We're experiencing periods where our tempdb log grows until it fills up the disk. It's normal operating size is about 2 GB, but every once in a while it will grow past 100 GB.
Here are the facts:
- Tempdb is by default set to simple recovery and is supposed to truncate when the log exceeds 70% full.
- In our case it will blow right thru that 70% and proceed to begin growing the log
- The problem is intermittent. We have some success in reproducing the problem by running fullscan stats update along with a less than ideal proc that uses a overly simplistic split function that creates a table variable for the output.
- The system is an VMWare 8 core virtual machine. There is currently only one tempdb file. However, we've resisted adding more cores as tempdb contention is not evident (used the query here: http://www.sqlsoldier.com/wp/sqlserver/breakingdowntempdbcontentionpart2
- Manually checkpointing tempdb does not seem to help the issue
To be clear the proc is a monstrosity - it splits a CSV varchar and returns a table variable. Outside of not using one of the recommended split implementations, it is called in a loop which ends up peppering tempdb with new table variables. However, sometimes the problem will occur and other times we can run three of these procs at a time and the tempdb log will truncate and recycle as it should, never growing out of it's 2GB.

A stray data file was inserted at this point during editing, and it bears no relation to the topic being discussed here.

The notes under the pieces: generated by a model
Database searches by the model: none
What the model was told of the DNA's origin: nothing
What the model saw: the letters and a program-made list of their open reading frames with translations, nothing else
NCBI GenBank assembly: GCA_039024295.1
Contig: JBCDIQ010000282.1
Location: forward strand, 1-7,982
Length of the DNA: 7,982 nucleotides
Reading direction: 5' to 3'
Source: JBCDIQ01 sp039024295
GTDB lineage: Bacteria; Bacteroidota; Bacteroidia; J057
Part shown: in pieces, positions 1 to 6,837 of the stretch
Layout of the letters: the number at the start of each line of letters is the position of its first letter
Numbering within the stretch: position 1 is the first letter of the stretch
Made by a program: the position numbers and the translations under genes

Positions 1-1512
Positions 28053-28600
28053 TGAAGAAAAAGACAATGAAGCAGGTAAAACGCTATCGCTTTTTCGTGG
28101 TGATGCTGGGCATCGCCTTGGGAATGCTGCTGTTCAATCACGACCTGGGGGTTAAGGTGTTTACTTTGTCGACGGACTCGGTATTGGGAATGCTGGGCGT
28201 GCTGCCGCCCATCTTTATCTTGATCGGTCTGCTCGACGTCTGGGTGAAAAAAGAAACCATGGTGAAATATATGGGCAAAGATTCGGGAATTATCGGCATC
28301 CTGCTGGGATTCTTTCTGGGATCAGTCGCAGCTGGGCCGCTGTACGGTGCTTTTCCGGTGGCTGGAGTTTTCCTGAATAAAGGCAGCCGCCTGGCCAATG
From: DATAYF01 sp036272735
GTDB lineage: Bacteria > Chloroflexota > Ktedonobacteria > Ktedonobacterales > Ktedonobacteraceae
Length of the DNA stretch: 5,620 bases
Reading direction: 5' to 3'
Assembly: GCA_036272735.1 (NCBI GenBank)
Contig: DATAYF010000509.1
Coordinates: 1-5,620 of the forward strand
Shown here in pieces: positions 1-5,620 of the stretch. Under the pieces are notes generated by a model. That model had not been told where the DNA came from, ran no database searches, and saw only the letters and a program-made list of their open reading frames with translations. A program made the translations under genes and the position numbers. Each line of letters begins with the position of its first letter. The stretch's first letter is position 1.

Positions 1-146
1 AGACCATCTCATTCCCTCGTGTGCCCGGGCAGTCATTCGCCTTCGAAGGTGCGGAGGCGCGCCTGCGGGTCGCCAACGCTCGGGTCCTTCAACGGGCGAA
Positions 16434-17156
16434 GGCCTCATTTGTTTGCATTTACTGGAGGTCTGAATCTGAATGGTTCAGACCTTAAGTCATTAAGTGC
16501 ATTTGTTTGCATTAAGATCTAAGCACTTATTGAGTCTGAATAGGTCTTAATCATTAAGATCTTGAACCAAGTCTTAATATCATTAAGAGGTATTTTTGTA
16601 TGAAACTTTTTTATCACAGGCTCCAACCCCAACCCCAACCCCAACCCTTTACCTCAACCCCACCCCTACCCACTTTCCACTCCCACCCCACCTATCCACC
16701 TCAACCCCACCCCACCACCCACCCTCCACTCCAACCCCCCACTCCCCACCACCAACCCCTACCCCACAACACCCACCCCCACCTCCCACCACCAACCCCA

The only reason I've seen where the tempdb log won't auto-truncate is when the IO is under such load that checkpoint won't run. But so far, no io metrics show such a load - disk queue stays low, IO utilization is only about 20%.
We're resolving the issue with this proc, but I'd like evidence of a reason on why the log isn't truncating
. Finding a particular wait, identifying that the system at least tried to checkpoint and/or seeing that it's delayed, etc. We've spent a lot of time finding this proc but it would be nice to finish the lesson as what we should be looking for and why.